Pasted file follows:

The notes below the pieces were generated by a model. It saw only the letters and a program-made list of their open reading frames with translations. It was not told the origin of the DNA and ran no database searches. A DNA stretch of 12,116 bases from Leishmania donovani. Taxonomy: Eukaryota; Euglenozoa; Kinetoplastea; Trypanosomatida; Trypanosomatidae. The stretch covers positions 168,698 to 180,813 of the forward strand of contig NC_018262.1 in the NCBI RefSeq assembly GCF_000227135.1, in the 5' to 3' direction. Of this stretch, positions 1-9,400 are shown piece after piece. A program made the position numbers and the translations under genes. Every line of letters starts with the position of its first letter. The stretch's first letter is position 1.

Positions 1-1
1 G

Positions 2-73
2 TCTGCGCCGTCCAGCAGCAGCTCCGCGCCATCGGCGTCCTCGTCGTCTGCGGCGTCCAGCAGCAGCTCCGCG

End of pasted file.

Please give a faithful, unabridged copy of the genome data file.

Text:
The notes below the pieces were generated by a model. It saw only the letters and a program-made list of their open reading frames with translations. It was not told the origin of the DNA and ran no database searches. A DNA stretch of 12,116 bases from Leishmania donovani. Taxonomy: Eukaryota; Euglenozoa; Kinetoplastea; Trypanosomatida; Trypanosomatidae. The stretch covers positions 168,698 to 180,813 of the forward strand of contig NC_018262.1 in the NCBI RefSeq assembly GCF_000227135.1, in the 5' to 3' direction. Of this stretch, positions 1-9,400 are shown piece after piece. A program made the position numbers and the translations under genes. Every line of letters starts with the position of its first letter. The stretch's first letter is position 1.

Positions 1-1
1 G

Positions 2-73
2 TCTGCGCCGTCCAGCAGCAGCTCCGCGCCATCGGCGTCCTCGTCGTCTGCGGCGTCCAGCAGCAGCTCCGCG